On October 1, 2016, Trips for Kids will host a free event, Take a Kid Mountain Biking Day, in Cunningham Park. Family members of all ages and riding skill levels are encouraged to come out and have fun.
Take a Kid Mountain Biking Day will give both newcomers and seasoned riders a chance to experience the sport of mountain biking in a fun and encouraging environment, at no cost. There will be several guided rides, a kid’s obstacle course, a portable pump track provided by CLIF bar, and lessons in healthy living and the environment.
The event takes place in Cunningham Park, home of the largest biking trail in New York City, from 10am to 2pm. The location in the park is on the corner of 210th Street and 73rd Ave in Queens.
Take a Kid Mountain Biking Day was founded by the International Mountain Biking Association (IMBA) with events held internationally every year. This year’s event hosted by Trips for Kids will strive to give New Yorkers a chance to enjoy the great outdoors.
Trips for Kids Metro NY is a nonprofit organization that provides mountain bike outings and environmental education for kids who would not otherwise have these opportunities. TFK Metro New York teaches lessons in personal responsibility, achievement and environmental awareness through the simple act of having fun, enabling them to realize their full potential.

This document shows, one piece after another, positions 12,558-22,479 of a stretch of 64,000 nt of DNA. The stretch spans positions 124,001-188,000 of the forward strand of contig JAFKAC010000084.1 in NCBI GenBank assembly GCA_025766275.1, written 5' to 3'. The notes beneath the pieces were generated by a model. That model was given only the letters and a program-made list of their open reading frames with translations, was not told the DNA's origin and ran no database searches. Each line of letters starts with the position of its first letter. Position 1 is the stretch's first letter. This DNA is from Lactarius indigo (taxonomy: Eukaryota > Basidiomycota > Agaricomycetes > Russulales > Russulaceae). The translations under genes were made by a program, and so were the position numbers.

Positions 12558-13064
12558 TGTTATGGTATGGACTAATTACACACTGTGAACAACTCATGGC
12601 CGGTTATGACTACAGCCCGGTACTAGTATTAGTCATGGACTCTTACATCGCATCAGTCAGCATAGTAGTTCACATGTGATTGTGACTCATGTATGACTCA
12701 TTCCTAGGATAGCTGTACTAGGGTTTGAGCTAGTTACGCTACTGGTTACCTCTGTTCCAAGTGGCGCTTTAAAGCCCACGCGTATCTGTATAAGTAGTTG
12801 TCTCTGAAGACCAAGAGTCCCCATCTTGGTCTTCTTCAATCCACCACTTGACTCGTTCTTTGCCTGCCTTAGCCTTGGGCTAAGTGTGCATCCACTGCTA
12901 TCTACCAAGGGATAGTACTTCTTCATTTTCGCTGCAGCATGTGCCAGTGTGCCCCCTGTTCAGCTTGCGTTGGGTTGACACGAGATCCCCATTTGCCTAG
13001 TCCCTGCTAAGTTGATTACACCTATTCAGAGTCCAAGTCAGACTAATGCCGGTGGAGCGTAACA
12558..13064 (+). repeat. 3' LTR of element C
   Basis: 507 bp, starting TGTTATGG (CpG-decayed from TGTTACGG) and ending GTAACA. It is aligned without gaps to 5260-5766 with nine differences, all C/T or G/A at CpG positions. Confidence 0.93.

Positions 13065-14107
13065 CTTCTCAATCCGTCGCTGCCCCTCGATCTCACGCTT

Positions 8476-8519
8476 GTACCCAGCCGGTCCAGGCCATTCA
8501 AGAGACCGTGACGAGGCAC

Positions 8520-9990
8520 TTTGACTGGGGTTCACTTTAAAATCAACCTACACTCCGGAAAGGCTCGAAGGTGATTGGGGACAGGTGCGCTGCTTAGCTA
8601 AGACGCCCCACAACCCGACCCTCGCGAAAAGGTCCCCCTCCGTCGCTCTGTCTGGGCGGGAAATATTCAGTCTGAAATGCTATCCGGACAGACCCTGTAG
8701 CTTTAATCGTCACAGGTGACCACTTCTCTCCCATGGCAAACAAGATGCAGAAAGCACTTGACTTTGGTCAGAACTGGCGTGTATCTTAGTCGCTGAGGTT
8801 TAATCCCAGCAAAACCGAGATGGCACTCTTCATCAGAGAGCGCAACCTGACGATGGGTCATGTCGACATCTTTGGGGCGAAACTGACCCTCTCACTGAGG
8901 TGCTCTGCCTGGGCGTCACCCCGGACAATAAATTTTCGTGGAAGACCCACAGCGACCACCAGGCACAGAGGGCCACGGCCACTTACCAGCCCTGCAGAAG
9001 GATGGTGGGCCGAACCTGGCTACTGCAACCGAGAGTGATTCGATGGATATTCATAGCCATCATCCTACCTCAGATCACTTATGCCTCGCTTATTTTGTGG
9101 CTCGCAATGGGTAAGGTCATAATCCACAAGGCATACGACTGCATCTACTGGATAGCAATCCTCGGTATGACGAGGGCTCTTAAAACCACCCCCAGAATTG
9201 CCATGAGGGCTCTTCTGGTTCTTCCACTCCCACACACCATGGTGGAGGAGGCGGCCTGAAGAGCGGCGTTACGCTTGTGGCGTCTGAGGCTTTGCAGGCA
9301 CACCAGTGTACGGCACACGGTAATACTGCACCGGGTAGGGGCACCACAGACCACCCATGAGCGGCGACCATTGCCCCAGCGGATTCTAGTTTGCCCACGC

To register, visit: http://2016-take-a-kid-mountain-biking-day.eventbrite.com
For more information please contact Andree Sanders at email@example.com
Join Assemblywoman Nily Rozic and Council Member Barry Grodenchik for free helmets and fittings on Sunday, October 2nd from 10AM to 1PM. They’ll be at PS 46 Alley Pond School (or in the gymnasium if it’s raining) at:
64-45 218th Street
Queens, NY 11364
Make sure not to miss it!
We recently got a tip about a new sign along the Brooklyn / Queens Greenway at 199th Street and 75th Avenue. Eric took a ride out and snapped us a picture.
Earlier this year Tammy and Joby met with West Cunningham Civic to talk about improvements for this intersection. They followed up with the Parks Department asking for things like way-finding maps. So far we’ve only seen the corkboard, but hopefully more useful directions will be coming soon.